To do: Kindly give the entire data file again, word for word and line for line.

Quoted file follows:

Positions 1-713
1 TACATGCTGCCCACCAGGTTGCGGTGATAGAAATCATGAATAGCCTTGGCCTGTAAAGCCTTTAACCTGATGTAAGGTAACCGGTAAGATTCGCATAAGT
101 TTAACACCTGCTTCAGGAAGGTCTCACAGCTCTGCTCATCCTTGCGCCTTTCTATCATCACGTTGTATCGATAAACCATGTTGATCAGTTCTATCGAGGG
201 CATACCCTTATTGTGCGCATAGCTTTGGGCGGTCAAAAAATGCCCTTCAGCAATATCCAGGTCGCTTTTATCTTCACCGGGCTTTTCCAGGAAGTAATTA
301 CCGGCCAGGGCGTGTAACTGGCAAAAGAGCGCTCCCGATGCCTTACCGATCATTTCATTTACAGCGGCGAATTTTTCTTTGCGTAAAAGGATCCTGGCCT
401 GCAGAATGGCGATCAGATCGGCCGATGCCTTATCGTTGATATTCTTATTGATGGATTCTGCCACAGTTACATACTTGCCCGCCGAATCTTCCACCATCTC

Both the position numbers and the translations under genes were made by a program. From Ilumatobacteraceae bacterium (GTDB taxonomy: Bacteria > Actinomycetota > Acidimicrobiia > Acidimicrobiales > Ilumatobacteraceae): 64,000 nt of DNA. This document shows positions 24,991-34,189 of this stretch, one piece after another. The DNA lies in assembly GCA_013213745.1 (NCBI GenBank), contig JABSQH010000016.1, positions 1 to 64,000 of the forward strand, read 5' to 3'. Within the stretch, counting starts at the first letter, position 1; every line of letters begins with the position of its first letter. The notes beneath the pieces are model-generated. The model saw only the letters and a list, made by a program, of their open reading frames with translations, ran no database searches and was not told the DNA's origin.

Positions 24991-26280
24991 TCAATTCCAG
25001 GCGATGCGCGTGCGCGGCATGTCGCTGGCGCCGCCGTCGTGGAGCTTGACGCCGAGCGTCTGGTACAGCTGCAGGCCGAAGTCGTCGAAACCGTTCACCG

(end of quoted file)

Positions 1-713
1 TACATGCTGCCCACCAGGTTGCGGTGATAGAAATCATGAATAGCCTTGGCCTGTAAAGCCTTTAACCTGATGTAAGGTAACCGGTAAGATTCGCATAAGT
101 TTAACACCTGCTTCAGGAAGGTCTCACAGCTCTGCTCATCCTTGCGCCTTTCTATCATCACGTTGTATCGATAAACCATGTTGATCAGTTCTATCGAGGG
201 CATACCCTTATTGTGCGCATAGCTTTGGGCGGTCAAAAAATGCCCTTCAGCAATATCCAGGTCGCTTTTATCTTCACCGGGCTTTTCCAGGAAGTAATTA
301 CCGGCCAGGGCGTGTAACTGGCAAAAGAGCGCTCCCGATGCCTTACCGATCATTTCATTTACAGCGGCGAATTTTTCTTTGCGTAAAAGGATCCTGGCCT
401 GCAGAATGGCGATCAGATCGGCCGATGCCTTATCGTTGATATTCTTATTGATGGATTCTGCCACAGTTACATACTTGCCCGCCGAATCTTCCACCATCTC

Both the position numbers and the translations under genes were made by a program. From Ilumatobacteraceae bacterium (GTDB taxonomy: Bacteria > Actinomycetota > Acidimicrobiia > Acidimicrobiales > Ilumatobacteraceae): 64,000 nt of DNA. This document shows positions 24,991-34,189 of this stretch, one piece after another. The DNA lies in assembly GCA_013213745.1 (NCBI GenBank), contig JABSQH010000016.1, positions 1 to 64,000 of the forward strand, read 5' to 3'. Within the stretch, counting starts at the first letter, position 1; every line of letters begins with the position of its first letter. The notes beneath the pieces are model-generated. The model saw only the letters and a list, made by a program, of their open reading frames with translations, ran no database searches and was not told the DNA's origin.

Positions 24991-26280
24991 TCAATTCCAG
25001 GCGATGCGCGTGCGCGGCATGTCGCTGGCGCCGCCGTCGTGGAGCTTGACGCCGAGCGTCTGGTACAGCTGCAGGCCGAAGTCGTCGAAACCGTTCACCG